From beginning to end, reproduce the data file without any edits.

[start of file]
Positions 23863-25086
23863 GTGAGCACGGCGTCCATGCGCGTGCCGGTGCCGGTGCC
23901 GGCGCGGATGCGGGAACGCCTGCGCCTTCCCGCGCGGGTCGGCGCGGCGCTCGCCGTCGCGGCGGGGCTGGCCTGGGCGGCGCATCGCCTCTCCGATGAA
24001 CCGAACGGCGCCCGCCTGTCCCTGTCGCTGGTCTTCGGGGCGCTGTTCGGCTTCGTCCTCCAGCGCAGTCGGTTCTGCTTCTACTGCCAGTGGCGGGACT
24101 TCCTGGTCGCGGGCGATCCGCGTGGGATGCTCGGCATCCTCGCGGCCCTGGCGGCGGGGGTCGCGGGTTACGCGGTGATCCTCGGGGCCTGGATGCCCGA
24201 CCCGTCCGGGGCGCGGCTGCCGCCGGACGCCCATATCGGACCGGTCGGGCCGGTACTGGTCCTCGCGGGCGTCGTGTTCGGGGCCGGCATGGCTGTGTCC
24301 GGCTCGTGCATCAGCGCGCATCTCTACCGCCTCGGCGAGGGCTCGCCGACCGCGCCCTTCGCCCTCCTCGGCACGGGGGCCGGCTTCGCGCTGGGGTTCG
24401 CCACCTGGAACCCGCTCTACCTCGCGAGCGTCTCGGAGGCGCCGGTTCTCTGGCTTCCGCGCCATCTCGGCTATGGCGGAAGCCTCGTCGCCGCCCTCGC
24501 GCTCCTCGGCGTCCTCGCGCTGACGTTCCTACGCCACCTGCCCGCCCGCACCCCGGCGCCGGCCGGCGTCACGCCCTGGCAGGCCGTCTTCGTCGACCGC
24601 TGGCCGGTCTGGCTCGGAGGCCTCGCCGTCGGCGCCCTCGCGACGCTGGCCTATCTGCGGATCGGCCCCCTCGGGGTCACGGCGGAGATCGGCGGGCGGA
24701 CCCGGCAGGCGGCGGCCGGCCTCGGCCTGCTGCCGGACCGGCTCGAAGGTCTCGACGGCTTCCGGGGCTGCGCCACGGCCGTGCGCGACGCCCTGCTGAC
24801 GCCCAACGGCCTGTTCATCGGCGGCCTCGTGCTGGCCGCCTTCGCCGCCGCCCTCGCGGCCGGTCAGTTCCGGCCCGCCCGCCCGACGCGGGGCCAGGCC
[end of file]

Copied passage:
Positions 23863-25086
23863 GTGAGCACGGCGTCCATGCGCGTGCCGGTGCCGGTGCC
23901 GGCGCGGATGCGGGAACGCCTGCGCCTTCCCGCGCGGGTCGGCGCGGCGCTCGCCGTCGCGGCGGGGCTGGCCTGGGCGGCGCATCGCCTCTCCGATGAA
24001 CCGAACGGCGCCCGCCTGTCCCTGTCGCTGGTCTTCGGGGCGCTGTTCGGCTTCGTCCTCCAGCGCAGTCGGTTCTGCTTCTACTGCCAGTGGCGGGACT
24101 TCCTGGTCGCGGGCGATCCGCGTGGGATGCTCGGCATCCTCGCGGCCCTGGCGGCGGGGGTCGCGGGTTACGCGGTGATCCTCGGGGCCTGGATGCCCGA
24201 CCCGTCCGGGGCGCGGCTGCCGCCGGACGCCCATATCGGACCGGTCGGGCCGGTACTGGTCCTCGCGGGCGTCGTGTTCGGGGCCGGCATGGCTGTGTCC
24301 GGCTCGTGCATCAGCGCGCATCTCTACCGCCTCGGCGAGGGCTCGCCGACCGCGCCCTTCGCCCTCCTCGGCACGGGGGCCGGCTTCGCGCTGGGGTTCG
24401 CCACCTGGAACCCGCTCTACCTCGCGAGCGTCTCGGAGGCGCCGGTTCTCTGGCTTCCGCGCCATCTCGGCTATGGCGGAAGCCTCGTCGCCGCCCTCGC
24501 GCTCCTCGGCGTCCTCGCGCTGACGTTCCTACGCCACCTGCCCGCCCGCACCCCGGCGCCGGCCGGCGTCACGCCCTGGCAGGCCGTCTTCGTCGACCGC
24601 TGGCCGGTCTGGCTCGGAGGCCTCGCCGTCGGCGCCCTCGCGACGCTGGCCTATCTGCGGATCGGCCCCCTCGGGGTCACGGCGGAGATCGGCGGGCGGA
24701 CCCGGCAGGCGGCGGCCGGCCTCGGCCTGCTGCCGGACCGGCTCGAAGGTCTCGACGGCTTCCGGGGCTGCGCCACGGCCGTGCGCGACGCCCTGCTGAC
24801 GCCCAACGGCCTGTTCATCGGCGGCCTCGTGCTGGCCGCCTTCGCCGCCGCCCTCGCGGCCGGTCAGTTCCGGCCCGCCCGCCCGACGCGGGGCCAGGCC